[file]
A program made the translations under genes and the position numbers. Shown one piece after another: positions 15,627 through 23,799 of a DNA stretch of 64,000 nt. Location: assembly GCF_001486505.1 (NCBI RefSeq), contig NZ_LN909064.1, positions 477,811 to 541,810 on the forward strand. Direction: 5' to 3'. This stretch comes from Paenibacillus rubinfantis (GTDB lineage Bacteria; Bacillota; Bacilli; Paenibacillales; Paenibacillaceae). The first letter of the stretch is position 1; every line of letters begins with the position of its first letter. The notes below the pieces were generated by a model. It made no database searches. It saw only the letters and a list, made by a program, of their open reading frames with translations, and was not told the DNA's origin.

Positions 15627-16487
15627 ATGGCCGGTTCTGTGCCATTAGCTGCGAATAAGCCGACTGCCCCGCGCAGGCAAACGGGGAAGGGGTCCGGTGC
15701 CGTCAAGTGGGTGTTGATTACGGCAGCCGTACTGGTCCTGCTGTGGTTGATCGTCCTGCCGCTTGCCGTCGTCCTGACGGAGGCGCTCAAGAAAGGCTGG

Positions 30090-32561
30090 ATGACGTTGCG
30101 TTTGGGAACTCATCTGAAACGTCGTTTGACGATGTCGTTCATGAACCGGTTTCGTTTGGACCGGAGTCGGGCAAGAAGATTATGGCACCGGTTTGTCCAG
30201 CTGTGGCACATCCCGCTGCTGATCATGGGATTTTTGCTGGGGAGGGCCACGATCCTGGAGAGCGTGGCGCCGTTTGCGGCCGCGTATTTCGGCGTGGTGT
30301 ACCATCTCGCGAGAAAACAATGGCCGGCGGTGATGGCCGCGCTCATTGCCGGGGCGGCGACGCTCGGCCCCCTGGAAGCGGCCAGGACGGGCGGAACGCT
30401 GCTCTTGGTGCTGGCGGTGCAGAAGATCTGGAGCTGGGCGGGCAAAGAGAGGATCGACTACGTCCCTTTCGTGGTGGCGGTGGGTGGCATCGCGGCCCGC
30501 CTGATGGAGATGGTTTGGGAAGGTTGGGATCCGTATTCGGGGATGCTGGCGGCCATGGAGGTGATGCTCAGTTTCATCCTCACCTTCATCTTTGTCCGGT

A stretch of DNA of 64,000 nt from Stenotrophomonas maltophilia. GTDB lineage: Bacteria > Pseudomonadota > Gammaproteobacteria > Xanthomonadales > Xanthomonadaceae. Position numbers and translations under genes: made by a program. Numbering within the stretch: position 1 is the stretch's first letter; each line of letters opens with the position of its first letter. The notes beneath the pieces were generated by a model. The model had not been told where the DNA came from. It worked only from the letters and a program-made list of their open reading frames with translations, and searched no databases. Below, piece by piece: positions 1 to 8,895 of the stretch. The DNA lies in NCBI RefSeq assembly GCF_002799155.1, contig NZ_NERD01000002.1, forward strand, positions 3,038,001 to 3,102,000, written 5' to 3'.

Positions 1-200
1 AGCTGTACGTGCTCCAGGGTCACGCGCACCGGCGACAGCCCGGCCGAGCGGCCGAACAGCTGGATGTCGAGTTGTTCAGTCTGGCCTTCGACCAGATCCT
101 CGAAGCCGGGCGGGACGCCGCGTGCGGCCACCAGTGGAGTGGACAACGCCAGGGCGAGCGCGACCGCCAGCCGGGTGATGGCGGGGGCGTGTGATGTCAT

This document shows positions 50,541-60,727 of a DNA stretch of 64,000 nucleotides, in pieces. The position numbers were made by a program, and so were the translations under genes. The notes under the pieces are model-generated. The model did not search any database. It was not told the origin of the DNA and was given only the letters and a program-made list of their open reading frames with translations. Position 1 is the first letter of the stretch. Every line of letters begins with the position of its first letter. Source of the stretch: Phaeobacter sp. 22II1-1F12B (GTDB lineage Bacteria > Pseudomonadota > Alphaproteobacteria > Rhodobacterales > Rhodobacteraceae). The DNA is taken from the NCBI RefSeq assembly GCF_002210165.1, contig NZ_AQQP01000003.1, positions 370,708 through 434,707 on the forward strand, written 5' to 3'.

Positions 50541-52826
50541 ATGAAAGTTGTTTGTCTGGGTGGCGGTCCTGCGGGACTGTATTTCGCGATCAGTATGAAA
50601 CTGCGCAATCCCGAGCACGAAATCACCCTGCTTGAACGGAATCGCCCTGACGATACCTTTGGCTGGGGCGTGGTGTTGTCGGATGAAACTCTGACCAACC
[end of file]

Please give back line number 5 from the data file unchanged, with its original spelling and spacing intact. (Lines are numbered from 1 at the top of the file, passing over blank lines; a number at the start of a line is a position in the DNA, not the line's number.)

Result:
Positions 30090-32561